Banking expert Dennis Jacobe, an economist who held top posts at the U.S. League of Savings and Loan Associations, the Financial Research Institute, and the Gallup Organization, has died.
Jacobe died Sept. 20 at Wake Forest University Baptist Hospital in Winston-Salem, N.C., according to his obituary in the Salisbury Post. The cause of death was not specified. He was 66.
A respected authority on the financial services industry, Jacobe began his career as a professor of economics at Arkansas College. He went on to serve as vice president of research at the U.S. League of Savings and Loan Associations and as co-chairman of the Financial Research Institute in Arlington, Va. He joined Gallup as chief economist in 1994, working there for almost 20 years.
Jacobe also provided consulting services to some of the nation's biggesy banks, including Citigroup (NYSE: C), Bank of America (BAC), JPMorgan Chase (JPM), and Wells Fargo (WFC). He was a special staff liaison to the Federal Reserve Board of Governors for the Thrift Industry Advisory Council for more than a decade.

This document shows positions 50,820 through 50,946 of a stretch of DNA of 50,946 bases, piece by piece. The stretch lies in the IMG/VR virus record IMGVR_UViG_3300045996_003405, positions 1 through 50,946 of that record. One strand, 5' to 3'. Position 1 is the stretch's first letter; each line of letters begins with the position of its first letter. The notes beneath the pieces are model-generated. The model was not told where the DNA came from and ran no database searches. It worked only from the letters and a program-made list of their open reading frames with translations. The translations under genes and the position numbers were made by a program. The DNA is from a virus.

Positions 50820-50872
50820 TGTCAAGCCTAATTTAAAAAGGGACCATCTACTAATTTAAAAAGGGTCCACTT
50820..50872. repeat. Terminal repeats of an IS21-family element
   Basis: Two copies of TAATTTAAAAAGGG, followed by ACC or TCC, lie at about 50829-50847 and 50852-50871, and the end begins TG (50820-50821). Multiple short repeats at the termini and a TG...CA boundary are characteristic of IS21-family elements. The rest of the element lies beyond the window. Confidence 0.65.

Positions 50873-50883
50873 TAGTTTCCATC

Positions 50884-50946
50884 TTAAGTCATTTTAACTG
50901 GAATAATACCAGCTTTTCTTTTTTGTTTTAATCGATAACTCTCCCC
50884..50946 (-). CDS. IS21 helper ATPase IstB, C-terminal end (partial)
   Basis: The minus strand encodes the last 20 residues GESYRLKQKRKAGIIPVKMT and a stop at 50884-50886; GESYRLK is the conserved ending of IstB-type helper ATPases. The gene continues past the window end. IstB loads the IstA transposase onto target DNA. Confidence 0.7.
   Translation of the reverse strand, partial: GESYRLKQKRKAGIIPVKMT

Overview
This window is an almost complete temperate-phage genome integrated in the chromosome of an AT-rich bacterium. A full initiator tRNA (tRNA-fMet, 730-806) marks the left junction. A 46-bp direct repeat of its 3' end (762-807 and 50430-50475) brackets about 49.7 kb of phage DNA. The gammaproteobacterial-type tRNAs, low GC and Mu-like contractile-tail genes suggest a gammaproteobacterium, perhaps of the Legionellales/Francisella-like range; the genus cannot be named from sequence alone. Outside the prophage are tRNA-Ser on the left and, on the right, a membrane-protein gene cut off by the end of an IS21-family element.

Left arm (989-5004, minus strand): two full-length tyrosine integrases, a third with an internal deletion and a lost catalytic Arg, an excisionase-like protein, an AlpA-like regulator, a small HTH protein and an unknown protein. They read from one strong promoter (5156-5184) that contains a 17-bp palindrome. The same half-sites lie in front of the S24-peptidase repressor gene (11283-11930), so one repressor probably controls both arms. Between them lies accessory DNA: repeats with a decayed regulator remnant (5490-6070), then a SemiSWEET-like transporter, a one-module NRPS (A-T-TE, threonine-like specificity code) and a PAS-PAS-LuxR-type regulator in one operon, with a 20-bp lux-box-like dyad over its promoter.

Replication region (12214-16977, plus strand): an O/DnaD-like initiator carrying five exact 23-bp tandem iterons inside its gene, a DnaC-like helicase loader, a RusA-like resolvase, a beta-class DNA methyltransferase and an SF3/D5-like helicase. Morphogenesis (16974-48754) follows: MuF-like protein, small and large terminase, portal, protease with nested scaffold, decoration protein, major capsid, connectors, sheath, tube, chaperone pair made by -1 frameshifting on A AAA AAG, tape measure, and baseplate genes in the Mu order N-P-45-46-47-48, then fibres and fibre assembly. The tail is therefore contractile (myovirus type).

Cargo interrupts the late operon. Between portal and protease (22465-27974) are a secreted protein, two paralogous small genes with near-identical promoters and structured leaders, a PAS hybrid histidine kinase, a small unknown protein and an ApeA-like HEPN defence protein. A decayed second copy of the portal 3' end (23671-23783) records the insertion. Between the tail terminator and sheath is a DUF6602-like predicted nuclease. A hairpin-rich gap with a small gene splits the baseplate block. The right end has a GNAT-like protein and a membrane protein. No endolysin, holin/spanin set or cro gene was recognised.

A prolific and straightforward writer, he penned several opinion pieces for American Banker in the early 1990s. He argued against a proposed increase in deposit insurance premiums in 1992 and predicted a dramatic plunge in mortgage originations in 1993, urging lenders to recognize that "the current boom is unprecedented, and the bust will be much more severe than any in the past."
In later years, his economic analysis was frequently sought by media outlets including NPR and the Los Angeles Times. Much of his recent research at Gallup focused on the effects of the financial crisis, from Americans' saving habits to small business owners' cautious economic outlook. He regularly scrutinized economic trends on his blog, The Behavioral Economy.
Jacobe is survived by his wife of over 43 years, Bernice; his three adult children; and three brothers.